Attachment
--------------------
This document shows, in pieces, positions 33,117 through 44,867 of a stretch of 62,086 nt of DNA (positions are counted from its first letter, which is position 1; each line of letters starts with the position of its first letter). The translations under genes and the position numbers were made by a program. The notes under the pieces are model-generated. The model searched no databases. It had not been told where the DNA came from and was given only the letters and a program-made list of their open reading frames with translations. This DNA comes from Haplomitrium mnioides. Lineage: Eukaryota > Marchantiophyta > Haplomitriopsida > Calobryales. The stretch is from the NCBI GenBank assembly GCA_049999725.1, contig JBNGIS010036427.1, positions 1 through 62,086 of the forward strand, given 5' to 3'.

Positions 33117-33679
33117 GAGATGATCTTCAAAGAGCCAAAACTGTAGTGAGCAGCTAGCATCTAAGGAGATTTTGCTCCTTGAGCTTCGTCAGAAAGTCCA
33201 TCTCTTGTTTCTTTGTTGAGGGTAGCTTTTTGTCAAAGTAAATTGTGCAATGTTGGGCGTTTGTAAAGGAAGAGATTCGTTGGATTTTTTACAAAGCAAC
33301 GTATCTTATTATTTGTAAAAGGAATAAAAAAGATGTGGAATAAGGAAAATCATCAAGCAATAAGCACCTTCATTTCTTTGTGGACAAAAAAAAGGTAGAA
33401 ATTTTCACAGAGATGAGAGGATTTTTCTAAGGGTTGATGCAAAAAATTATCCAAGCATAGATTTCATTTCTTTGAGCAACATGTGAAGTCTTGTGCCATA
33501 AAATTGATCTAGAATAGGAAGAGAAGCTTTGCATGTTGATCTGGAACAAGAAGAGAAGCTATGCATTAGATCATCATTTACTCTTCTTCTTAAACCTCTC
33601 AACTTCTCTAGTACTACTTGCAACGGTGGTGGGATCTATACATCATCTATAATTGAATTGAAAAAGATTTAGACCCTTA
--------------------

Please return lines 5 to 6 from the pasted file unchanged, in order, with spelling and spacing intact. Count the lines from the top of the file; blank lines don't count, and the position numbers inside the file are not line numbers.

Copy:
33301 GTATCTTATTATTTGTAAAAGGAATAAAAAAGATGTGGAATAAGGAAAATCATCAAGCAATAAGCACCTTCATTTCTTTGTGGACAAAAAAAAGGTAGAA
33401 ATTTTCACAGAGATGAGAGGATTTTTCTAAGGGTTGATGCAAAAAATTATCCAAGCATAGATTTCATTTCTTTGAGCAACATGTGAAGTCTTGTGCCATA